* See above, for starters

 ** AKA “social media”

  1. June 28, 2016 at 4:49 pm

    Kids are the best! This made me smile. 🙂

  2. June 28, 2016 at 4:53 pm

    Too stinking cute! Kids really do have amazing way of simplifying things.

    • June 28, 2016 at 5:02 pm

      I loved the chance to share that with Li’l D! If he remembers even a fraction of the moment or a fragment of its warmth, that would be enough. 🙂

      (That last bit, by the way, is me invoking lyrics from Hamilton‘s “That Would Be Enough.” Ahem. I am one of the people addressed by this Hamilaria video.)

  3. N.
    June 28, 2016 at 7:57 pm

    He’s too cute! Life would be so dull without kids around, no? 😂

    • June 29, 2016 at 5:21 am

      It really would! Sometimes I miss the seas of free time I had pre-kids, but most the time now that feels more like empty time than free time. Life is much fuller now of opportunities to see the world anew!

  4. June 28, 2016 at 10:53 pm

    🙂 I guess you don’t get to read to him very often.. Reading out loud was one of the only ways I could get my AuPair kids to be quiet and/or stop running around, so I read and read and read and read 🙂 Nothing very adulty though, luckily – I don’t think I could rewire the sentences while reading…

    • June 29, 2016 at 5:33 am

      Your comment made me chuckle. The last couple of weeks, Li’l D has wanted to read by himself; prior to that, we’ve read to/with him almost every day since he came home from the hospital … almost always his books instead of mine, which is why this was such a treat.

      This proliferation of reading is part practical and part personal. Practically, kids fare better when read to (a truth reflected in me and my siblings’ lives, for sure); personally, it’s great fun, and facilitates such connection.

      Some of my earliest blogs were about reading with Li’l D. Unfortunately, most were deleted in my accidental blog purge, but a couple remain:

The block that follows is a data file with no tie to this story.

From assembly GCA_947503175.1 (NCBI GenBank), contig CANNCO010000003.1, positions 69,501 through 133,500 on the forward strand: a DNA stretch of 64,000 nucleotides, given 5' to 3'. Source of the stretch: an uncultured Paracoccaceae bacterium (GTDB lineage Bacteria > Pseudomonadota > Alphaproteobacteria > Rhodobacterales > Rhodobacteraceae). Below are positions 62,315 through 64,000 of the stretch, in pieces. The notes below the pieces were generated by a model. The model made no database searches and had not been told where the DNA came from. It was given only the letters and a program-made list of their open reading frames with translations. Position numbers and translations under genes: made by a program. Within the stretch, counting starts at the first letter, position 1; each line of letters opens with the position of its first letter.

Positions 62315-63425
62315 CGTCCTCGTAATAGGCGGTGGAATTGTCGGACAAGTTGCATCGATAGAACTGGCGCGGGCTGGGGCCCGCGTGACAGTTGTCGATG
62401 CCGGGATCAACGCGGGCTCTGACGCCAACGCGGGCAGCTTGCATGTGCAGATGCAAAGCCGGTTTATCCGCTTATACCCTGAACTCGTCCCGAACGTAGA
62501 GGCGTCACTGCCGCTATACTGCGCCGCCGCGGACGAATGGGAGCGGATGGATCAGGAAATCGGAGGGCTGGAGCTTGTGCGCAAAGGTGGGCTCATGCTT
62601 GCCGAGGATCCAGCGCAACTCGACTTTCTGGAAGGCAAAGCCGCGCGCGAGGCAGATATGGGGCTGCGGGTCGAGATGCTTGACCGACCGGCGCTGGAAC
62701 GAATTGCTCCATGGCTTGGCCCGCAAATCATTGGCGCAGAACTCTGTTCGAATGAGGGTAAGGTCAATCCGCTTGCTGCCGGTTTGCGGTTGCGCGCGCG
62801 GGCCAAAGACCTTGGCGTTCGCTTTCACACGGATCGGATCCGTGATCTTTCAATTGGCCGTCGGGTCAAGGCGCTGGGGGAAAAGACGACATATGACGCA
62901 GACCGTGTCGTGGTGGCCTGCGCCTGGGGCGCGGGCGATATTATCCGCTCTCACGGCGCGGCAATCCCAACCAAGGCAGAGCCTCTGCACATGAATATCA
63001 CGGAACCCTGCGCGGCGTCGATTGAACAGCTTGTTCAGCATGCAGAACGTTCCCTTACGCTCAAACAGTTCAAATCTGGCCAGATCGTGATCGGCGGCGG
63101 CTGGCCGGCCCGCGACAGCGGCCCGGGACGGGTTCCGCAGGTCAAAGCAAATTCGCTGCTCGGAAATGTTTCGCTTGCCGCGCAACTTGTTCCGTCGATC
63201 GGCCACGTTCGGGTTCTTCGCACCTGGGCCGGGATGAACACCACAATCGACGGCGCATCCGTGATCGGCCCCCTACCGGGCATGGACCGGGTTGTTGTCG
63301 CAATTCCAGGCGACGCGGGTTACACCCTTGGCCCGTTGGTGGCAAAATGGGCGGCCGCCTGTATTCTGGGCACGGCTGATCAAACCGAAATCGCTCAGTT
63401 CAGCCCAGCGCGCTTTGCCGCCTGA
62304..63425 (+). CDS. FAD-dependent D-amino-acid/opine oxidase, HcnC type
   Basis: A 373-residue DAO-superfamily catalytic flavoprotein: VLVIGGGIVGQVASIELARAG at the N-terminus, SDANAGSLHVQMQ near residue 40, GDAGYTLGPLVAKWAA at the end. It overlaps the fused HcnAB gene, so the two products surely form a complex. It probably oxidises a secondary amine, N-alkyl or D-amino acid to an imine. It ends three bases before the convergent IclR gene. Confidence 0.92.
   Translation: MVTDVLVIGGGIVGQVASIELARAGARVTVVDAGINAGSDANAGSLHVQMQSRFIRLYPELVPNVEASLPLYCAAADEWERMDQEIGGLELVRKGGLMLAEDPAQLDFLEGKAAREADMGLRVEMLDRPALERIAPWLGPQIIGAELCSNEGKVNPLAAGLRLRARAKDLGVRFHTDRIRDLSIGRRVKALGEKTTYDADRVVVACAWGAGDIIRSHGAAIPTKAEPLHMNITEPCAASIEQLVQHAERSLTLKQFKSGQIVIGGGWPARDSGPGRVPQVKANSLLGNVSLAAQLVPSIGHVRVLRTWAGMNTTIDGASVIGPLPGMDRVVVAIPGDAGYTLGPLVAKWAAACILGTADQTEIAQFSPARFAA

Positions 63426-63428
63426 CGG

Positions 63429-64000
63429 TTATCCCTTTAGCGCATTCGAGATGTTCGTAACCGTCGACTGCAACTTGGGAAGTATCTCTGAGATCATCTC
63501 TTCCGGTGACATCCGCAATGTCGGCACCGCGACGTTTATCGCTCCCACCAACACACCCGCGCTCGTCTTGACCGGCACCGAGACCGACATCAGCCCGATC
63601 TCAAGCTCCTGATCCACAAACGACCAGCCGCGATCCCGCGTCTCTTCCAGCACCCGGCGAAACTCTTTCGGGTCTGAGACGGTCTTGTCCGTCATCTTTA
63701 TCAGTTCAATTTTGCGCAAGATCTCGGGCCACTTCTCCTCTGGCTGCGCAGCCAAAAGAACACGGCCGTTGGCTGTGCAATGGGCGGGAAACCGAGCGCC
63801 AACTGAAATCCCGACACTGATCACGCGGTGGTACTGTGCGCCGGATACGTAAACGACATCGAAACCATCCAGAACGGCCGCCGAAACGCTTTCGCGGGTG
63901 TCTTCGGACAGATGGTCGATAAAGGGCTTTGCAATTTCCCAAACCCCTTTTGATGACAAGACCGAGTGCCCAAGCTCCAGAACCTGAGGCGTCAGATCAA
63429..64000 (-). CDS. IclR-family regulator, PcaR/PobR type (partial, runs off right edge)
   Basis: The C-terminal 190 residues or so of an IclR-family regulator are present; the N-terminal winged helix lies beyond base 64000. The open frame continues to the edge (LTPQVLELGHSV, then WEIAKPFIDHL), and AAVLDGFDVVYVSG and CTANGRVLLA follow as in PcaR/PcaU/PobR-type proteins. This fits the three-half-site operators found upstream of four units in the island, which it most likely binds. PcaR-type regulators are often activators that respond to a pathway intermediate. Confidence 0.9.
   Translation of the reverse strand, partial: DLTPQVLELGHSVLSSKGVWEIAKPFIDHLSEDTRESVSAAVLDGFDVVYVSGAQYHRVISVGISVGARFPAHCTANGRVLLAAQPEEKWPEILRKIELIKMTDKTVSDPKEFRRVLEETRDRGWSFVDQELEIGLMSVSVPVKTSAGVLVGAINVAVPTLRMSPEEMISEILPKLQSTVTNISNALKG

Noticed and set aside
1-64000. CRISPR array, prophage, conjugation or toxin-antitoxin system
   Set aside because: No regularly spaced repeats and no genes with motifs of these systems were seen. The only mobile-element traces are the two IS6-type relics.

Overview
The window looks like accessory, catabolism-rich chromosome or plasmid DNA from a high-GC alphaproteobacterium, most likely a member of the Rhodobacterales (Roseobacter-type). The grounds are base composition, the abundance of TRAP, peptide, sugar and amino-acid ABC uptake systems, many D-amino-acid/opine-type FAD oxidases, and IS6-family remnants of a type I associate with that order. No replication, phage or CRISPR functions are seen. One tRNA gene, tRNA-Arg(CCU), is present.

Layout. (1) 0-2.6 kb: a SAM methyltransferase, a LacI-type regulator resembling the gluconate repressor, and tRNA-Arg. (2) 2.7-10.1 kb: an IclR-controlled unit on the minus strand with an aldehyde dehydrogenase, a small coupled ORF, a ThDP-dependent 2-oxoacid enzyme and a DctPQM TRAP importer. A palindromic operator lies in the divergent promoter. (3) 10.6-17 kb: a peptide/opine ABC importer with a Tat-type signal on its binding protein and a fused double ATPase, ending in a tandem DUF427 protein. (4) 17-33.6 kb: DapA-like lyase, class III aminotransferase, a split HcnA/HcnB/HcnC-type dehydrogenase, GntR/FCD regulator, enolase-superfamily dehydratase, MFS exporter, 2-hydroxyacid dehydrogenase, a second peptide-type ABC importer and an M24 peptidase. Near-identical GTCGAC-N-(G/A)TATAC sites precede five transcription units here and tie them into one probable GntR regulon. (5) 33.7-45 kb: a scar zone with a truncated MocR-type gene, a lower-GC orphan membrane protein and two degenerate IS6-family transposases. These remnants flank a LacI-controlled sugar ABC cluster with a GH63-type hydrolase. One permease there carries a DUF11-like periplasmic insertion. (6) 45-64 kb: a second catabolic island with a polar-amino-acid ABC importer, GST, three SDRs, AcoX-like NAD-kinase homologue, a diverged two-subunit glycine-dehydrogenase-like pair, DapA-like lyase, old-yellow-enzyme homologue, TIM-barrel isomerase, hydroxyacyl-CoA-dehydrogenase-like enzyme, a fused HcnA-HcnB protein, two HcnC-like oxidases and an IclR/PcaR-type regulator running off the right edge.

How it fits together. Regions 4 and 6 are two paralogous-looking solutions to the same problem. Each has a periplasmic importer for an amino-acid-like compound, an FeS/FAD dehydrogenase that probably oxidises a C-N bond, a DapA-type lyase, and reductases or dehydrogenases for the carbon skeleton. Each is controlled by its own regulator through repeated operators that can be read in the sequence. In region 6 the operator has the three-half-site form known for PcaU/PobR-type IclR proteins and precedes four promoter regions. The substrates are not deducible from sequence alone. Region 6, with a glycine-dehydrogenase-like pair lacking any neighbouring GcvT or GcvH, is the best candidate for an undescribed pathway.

* https://deborah-bryan.com/2013/12/11/nightly-adventures-in-misreading/
      * https://deborah-bryan.com/2012/03/18/experiencing-books/

      Littler is just now getting to the point where he’ll sit and “read” aloud without us. It’s ridiculously adorable! (Anthony just took a pic of me reading with him a couple nights back. I’ll be using that in an upcoming post.)

  5. June 29, 2016 at 4:03 am

    How wonderful to see things through a child’s eyes! Li’l D certainly got the gist of things there. Thanks for the smile.

    • June 29, 2016 at 5:23 am

      I’m so glad for the rare chance to share one of my books with him, and to experience what flowed from that! 🙂

  6. June 29, 2016 at 5:46 am

    The little library, so cute. Wonderful post!😀

  7. Holly
    June 29, 2016 at 6:10 am

    Love this story 🙂

  8. June 29, 2016 at 2:10 pm

    I’ve got a hunch you maybe like Hamilton just a wee, tiny bit. Am I right? 😉

  9. July 1, 2016 at 7:23 am

    Huh…..we truly are rather silly when put into context. This made me giggle aloud. thank you

    • July 3, 2016 at 1:59 pm

      Most the time, I now accept that to get an hour to myself I’ll need a week … but there are days like this one where I wished more of them could line up in a day! I’m totally captivated by what I’ve read of Eliza and hoped I’d get to know more of her in this particular chapter, but it really is as sung in the musical: “I’m erasing myself from the narrative / Let future historians wonder / how Eliza reacted when you broke her heart.” (Happily, the final chapter of the book was on Eliza. ♥)

  1. No trackbacks yet.

Please weigh in--kindly!

Fill in your details below or click an icon to log in:

WordPress.com Logo

You are commenting using your WordPress.com account. Log Out / Change )

Twitter picture

You are commenting using your Twitter account. Log Out / Change )

Facebook photo

You are commenting using your Facebook account. Log Out / Change )

Google+ photo

You are commenting using your Google+ account. Log Out / Change )

Connecting to %s

%d bloggers like this: